My first column for the print edition of the Egypt Independent published on July 12 is now online:
The inauguration of the country’s first elected president on 30 June was meant to mark the final step in the country’s so-called “transition,” with a long-heralded handover of power from the Supreme Council of the Armed Forces to a civilian government, complete with an elected parliament and a new constitution.
Instead, a year and a half after the revolution began, astonishingly little has been accomplished with regard to laying down the foundations of a post-Hosni Mubarak state. The popularly elected People’s Assembly was dissolved, and the Shura Council appears to be headed to a similar fate. The Constituent Assembly tasked with drafting the new constitution is facing deep divisions, and an upcoming court case challenging its legitimacy may result in the disbanding of the 100-member body for a second time.
In fact, the presidency is the only significant elected representative office in government, though its powers have been severely curtailed by an 11th-hour constitutional declaration, issued unilaterally by the ruling generals, that carves out SCAF as a fourth branch of government in what has been dubbed the final stage of a constitutional coup.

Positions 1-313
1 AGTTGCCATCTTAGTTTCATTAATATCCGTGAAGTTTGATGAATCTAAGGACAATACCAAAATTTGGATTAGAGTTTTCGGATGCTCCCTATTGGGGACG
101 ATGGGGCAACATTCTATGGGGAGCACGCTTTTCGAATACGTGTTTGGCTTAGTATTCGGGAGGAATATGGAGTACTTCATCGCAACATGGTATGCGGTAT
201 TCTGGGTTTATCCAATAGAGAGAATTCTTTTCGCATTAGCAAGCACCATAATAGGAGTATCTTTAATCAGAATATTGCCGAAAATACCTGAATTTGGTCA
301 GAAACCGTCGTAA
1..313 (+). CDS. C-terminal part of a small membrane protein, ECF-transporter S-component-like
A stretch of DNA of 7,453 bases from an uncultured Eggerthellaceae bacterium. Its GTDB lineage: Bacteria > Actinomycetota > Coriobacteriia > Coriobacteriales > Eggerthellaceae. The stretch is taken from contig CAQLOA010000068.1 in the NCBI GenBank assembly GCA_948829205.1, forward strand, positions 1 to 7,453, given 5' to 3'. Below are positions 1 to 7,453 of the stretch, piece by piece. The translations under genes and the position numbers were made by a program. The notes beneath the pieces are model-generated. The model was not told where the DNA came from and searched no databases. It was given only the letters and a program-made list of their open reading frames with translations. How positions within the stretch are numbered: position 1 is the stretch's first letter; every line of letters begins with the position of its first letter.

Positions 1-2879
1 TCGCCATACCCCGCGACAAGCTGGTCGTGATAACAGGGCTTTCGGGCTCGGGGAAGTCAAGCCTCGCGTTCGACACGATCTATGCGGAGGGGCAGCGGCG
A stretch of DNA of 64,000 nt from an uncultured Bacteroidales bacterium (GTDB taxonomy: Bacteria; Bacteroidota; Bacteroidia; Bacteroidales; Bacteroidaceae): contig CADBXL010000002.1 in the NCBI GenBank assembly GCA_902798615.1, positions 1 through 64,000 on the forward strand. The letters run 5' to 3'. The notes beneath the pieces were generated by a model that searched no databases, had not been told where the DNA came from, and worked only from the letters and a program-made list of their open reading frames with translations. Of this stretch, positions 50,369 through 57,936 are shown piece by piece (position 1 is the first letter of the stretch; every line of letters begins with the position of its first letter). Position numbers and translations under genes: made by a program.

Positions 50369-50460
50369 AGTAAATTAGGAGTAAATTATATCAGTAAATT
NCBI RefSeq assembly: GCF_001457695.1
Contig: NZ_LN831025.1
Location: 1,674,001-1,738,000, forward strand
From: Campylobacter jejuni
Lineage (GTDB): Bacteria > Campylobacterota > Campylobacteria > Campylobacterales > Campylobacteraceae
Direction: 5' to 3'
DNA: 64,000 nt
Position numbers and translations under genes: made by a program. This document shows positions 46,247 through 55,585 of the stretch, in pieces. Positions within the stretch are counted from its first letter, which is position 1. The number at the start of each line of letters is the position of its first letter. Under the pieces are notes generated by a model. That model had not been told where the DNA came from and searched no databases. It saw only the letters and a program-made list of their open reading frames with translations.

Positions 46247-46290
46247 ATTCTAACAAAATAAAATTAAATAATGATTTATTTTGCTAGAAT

Meanwhile, the state budget for the upcoming fiscal year was put together by the SCAF-appointed Cabinet and approved by the military generals, without any prior consultation, in the absence of a sitting parliament. Critics say the new budget allows for little social and fiscal reform.
President Mohamed Morsy has yet to form a government but he is widely expected to cede control over assigning the “sovereign” ministries, that by most accounts include Defense, Interior, Foreign, Justice, Finance and Information, to the military. The very notion of a “sovereign ministry” within an elected government is a profoundly undemocratic one and its casual acceptance is a testament to the entrenched nature of the deep state in Egypt.